Jessica cites her 4-H experience as forming a baseline for what she is learning in her courses at UConn. Her background knowledge in animal science has made it easier to learn the detailed information in the courses she is taking.

“4-H has left a lasting impact on my life, and has shaped me into the person that I am today,” Jessica concludes. “For example, I had the opportunity to visit Washington D.C. for the National 4-H Conference, and presented on backyard farming with my roundtable group to the USDA National Institute for Food and Agriculture (NIFA).”

Article by: Stacey Stearns

Windham County 4-H Providing New Opportunities for Young People

By Marc Cournoyer

eating strawberry

Photo: Amy Walker

Though traditional 4-H interest areas continue to thrive, additional audiences have been reached with the introduction of imaginative new programs.

The last year has seen continued expansion in the areas of STEM (Science, Technology, Engineering and Math) education with the success of the Saturday Science Club, a home school based STEM club in the Chaplin area, along with several afterschool and short-term special interest programs and events. 4-H continues to work with various com­munity partners such as home school families, EASTCONN, the Thompson Recreation Department, Killingly Public Library, and Griswold Youth & Family Services to name just a few. This year also saw a partnership between 4-H and the Windham Middle School.

4-H members are being challenged to think critically and innovatively in a host of areas. They learn concrete skills such as engineering, technology and math along with skills that help them navigate any area of life such as working in collaboration with others and creative problem solving. The three mission mandates of 4-H -Healthy Living, STEM Education and Citizenship/Leadership development – continue to serve as the foundation of everything 4-H does. Teaching tools such as LEGOs and iPads are being used in Windham County to enhance learning.

There is an entire population of young people in Windham County who are not looking for a traditional agricultural based 4-H experience but are still very hungry for a program that teaches them practical skills they can use in their everyday lives.

These new programs are helping to reach that audience with meaningful programming that is helping to equip them with skills to actively address the issues that face our world in the coming years.

4-H also continues to be an important outreach for those youth interested in more traditional program models. Here we have also seen a growth and expansion of our programs and club participation.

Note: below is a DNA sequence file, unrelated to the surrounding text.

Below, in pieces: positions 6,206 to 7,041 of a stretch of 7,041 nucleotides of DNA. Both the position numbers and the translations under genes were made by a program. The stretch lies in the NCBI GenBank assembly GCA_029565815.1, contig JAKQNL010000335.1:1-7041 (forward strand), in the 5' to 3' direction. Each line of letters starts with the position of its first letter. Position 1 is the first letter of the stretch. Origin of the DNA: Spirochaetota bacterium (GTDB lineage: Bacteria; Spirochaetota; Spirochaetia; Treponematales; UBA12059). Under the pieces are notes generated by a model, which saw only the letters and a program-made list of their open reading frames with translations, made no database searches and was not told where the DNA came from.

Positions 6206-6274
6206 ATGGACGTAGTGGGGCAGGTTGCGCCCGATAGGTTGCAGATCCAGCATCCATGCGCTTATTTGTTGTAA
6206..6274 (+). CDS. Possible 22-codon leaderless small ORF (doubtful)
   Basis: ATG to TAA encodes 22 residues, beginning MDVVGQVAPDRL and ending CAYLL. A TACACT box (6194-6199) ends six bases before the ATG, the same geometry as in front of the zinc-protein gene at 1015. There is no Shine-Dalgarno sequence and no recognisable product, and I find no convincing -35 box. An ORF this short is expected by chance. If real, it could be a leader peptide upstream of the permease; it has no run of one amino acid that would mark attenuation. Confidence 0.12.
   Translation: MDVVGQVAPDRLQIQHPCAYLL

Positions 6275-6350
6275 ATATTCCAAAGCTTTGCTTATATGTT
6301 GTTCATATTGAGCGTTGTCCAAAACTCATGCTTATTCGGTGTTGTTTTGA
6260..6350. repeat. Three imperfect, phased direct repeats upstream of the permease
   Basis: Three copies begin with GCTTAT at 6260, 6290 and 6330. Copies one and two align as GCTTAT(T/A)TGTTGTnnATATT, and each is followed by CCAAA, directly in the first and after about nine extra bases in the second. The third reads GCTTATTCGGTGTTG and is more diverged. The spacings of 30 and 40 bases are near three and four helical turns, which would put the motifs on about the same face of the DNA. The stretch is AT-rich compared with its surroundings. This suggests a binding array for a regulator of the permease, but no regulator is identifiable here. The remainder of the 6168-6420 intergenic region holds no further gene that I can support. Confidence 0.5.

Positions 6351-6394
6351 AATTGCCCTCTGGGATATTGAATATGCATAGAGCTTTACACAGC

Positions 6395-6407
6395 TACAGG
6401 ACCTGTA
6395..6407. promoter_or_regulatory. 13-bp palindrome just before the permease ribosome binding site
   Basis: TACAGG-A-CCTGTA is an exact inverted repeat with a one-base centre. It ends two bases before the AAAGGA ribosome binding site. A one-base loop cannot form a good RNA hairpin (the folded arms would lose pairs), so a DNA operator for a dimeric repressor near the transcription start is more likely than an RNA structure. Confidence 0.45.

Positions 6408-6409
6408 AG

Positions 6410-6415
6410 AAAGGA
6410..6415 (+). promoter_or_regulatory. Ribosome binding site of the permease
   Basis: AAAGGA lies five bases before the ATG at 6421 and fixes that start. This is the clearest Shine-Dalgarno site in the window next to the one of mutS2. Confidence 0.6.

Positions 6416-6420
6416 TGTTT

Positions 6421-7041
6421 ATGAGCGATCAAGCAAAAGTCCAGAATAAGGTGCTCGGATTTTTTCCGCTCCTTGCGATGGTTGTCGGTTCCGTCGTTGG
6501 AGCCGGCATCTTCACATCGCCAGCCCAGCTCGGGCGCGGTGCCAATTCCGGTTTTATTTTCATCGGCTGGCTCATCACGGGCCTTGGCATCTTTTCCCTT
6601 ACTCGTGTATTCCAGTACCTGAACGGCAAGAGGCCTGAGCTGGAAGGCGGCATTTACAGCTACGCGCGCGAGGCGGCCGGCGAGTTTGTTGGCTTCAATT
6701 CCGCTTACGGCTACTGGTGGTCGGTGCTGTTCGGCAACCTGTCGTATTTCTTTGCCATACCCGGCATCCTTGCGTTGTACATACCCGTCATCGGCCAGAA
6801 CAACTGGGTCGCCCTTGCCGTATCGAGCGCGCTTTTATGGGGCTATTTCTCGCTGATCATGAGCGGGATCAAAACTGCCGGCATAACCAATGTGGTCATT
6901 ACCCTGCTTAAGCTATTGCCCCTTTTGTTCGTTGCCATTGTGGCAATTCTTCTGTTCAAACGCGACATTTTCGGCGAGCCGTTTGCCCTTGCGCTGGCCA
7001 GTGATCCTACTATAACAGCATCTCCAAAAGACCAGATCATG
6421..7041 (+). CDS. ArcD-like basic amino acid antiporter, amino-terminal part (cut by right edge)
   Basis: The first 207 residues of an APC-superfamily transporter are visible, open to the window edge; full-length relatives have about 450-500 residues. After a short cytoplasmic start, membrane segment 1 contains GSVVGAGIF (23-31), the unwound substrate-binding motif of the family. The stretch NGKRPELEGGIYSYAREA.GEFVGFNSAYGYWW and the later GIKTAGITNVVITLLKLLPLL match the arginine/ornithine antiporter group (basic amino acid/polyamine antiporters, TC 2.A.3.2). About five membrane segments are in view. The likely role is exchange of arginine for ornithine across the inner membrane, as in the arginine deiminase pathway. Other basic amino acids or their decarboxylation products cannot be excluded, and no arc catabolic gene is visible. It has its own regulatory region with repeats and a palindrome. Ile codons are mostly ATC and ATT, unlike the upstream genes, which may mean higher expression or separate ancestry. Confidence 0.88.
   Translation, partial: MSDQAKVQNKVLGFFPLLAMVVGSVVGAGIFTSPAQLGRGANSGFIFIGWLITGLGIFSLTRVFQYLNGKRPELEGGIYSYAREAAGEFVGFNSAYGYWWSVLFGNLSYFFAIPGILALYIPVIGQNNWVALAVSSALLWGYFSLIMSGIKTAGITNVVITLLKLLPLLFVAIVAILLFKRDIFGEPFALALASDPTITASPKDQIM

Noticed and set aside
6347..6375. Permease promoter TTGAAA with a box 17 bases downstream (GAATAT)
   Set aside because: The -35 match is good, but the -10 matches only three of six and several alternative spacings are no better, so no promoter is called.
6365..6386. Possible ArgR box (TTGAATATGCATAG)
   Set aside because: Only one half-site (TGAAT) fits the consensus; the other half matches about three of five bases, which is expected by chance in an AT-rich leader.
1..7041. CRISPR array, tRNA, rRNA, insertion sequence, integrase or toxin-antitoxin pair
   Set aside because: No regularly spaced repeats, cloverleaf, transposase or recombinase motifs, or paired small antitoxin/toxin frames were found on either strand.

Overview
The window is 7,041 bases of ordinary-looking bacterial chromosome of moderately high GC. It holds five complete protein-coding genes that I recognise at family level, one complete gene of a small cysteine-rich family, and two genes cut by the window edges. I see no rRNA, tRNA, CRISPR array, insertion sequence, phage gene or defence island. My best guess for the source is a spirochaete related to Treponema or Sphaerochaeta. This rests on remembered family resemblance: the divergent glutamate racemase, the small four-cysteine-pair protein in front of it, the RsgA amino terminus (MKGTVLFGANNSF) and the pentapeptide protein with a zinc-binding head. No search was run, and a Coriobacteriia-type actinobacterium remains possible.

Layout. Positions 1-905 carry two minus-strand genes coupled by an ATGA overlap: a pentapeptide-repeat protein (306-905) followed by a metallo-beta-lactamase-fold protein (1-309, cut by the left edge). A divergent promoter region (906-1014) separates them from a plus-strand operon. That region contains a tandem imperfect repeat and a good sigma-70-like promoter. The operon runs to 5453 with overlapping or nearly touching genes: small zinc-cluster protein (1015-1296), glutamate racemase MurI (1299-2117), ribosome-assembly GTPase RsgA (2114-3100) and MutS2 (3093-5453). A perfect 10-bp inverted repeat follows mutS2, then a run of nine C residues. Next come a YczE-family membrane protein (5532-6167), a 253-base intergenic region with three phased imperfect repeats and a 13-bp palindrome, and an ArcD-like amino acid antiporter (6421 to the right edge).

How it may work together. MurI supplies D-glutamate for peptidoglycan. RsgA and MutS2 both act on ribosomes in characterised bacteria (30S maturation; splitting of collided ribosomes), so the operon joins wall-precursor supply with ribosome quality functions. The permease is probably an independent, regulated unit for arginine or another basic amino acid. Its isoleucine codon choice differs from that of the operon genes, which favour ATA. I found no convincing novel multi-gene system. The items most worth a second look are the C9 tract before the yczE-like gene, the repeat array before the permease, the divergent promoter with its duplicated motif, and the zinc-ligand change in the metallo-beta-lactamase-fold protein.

Together, these programs are reaching several hundred youth throughout Windham County.

For more information about 4-H in Windham County, contact 4-H Program Coordinator, Marc Cournoyer at: marc.cournoyer@uconn.edu

Citizenship Washington Focus

By: Jessica LaRosa, Hartford County 4-H Member

This summer, I had the opportunity to attend the 2017 Citizenship Washington Focus with 38 other 4-Hers from Connecticut. The trip was held in Washington D.C., and focused on our nation’s Legislative Branch in government, along with looking at how to become better leaders and citizens in our communities.  When I attended the trip, there were also delegates from 9 other states who were interested in becoming better leaders in their communities.

While in Washington D.C., we attended workshops and committee meetings, and even got to tour the memorials in the District, and famous landmarks near D.C, such as Mount Vernon.  We participated in events such as Twilight Tattoo at an Army base, and attended a dinner theatre.  Overall, the trip was an amazing experience, and it was very educational on how our country’s Legislative Branch operates.  Thank you to everyone who was able to help make this journey happen.

Please visit http://www.4-h.uconn.edu for more information on Citizenship Washington Focus, and our other UConn 4-H programs.

 

Elsie Woolam Named 2017 National 4-H Hall of Fame Inductee

By Nancy Wilhelm

Elsie Woolam

Elsie Woolam. Photo: Nancy Wilhelm

Congratulations to Elsie Woolam for her selection as a member of the 2017 National 4-H Hall of Fame. The National 4-H Hall of Fame honors 4-H volunteers, extension professionals and staff employees, donors and others who have made a significant impact on the 4-H program and /or 4-H members through the contribution of time, energy, and financial resources. The Class of 2017 consists of 16 laureates from around the country. The induction ceremony will take place on October 6, 2017 at the National 4-H Center in Chevy, Chase, Maryland.